After coming back from Nasscom and discussing the inflection change coming to the services industry, I’ve observed a lot of service providers preparing for the shift – especially the apps providers. But I see them making a mistake: putting too much emphasis on apps rationalization and rearchitecting.
It’s not that apps rationalization and rearchitecting isn’t happening. But providers are justifying it as a necessary step for digital readiness, advising clients that they need to do this if they are looking into a digital agenda. I know of a few situations where it was necessary, but I believe those instances will be the exception rather than the rule.
Here’s the issue: If you go to market and emphasize apps rationalization and rearchitecting, you’ll likely end up in – at best – an interesting conversation without sufficient sales coming out of it, for the following reasons.
- First, for the most part, you don’t have to rearchitect the client’s legacy systems to run a digital agenda, at least not with where the digital agenda currently is. You have to interface the apps, too. So you end up making unsubstantiated, incredible claims.
- Second, in a world where business stakeholders have greater influence, they don’t want to spend their money and time on rearchitecting old functionality; they want new functionality. They are impatient to get to the benefits of changing their customer experience, and they are far less willing to listen to proposals that involve enduring long timeframes. They expect that their digital revolution will happen quickly, but rearchitecture is a long, three- to five-year journey.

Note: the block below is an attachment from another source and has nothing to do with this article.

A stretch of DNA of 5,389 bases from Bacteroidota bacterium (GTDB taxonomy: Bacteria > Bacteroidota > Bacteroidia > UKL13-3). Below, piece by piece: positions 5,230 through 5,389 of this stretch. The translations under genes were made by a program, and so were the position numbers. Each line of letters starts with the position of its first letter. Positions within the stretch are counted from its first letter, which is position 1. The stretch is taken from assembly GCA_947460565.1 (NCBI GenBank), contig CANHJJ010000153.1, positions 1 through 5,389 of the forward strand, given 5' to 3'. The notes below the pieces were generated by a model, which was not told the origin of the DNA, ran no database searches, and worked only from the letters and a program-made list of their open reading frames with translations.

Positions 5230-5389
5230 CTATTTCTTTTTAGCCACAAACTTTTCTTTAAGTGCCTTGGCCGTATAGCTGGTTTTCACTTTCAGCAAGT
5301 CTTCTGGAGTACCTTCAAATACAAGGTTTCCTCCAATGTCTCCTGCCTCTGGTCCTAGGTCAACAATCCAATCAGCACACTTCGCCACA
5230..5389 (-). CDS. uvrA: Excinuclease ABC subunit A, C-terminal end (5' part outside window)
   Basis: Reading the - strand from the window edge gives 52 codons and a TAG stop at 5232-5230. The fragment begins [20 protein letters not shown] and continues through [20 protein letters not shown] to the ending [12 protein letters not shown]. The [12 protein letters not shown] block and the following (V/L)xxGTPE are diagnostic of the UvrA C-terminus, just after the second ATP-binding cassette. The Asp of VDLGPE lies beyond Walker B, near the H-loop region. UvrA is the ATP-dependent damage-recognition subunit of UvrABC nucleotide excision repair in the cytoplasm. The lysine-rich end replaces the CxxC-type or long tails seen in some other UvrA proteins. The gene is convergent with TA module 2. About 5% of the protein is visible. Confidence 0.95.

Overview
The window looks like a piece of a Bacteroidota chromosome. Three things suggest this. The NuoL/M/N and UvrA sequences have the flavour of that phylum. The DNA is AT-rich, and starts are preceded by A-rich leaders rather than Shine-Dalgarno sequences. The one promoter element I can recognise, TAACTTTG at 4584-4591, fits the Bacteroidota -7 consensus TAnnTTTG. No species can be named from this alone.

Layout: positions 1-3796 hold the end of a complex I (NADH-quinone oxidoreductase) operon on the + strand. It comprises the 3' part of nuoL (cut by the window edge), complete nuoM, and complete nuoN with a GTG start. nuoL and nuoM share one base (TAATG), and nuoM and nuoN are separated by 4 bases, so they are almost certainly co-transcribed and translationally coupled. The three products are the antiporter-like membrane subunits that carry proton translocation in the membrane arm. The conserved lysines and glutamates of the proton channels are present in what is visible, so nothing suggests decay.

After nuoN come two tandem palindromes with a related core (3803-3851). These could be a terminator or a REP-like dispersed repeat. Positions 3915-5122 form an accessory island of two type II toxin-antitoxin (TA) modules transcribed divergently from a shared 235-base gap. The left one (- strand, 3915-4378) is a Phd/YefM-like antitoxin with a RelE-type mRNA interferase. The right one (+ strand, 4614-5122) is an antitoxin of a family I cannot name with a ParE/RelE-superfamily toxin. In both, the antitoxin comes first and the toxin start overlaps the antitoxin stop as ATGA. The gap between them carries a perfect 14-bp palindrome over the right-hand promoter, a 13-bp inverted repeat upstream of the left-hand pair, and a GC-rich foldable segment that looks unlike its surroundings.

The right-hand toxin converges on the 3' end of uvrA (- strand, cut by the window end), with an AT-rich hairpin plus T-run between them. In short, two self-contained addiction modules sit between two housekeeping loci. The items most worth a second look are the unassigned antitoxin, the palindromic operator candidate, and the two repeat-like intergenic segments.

- Third, rearchitecting doesn’t fit in with the CIO’s agenda; CIOs are trying to rebuild their relevance to their business. It also doesn’t play to the business stakeholders’ agenda.
It’s just not what organizations are buying right now, and it will confuse and slow down your sales process. So my advice is to be very careful about pushing apps rationalization and rearchitecting linked to a digital agenda. I’m not saying that customers won’t ask for it, but it’s likely that they’re really asking for just a connection into digital.
A better story might be:“Let’s drive your digital agenda and connect that back to the apps.”
I think a lot of providers are not resonating with their clients and not getting the kind of growth because they are confusing clients on this issue of apps rationalization and rearchitecting. This may change. But this is my belief about where the market is right now. We’ll keep our eye on it.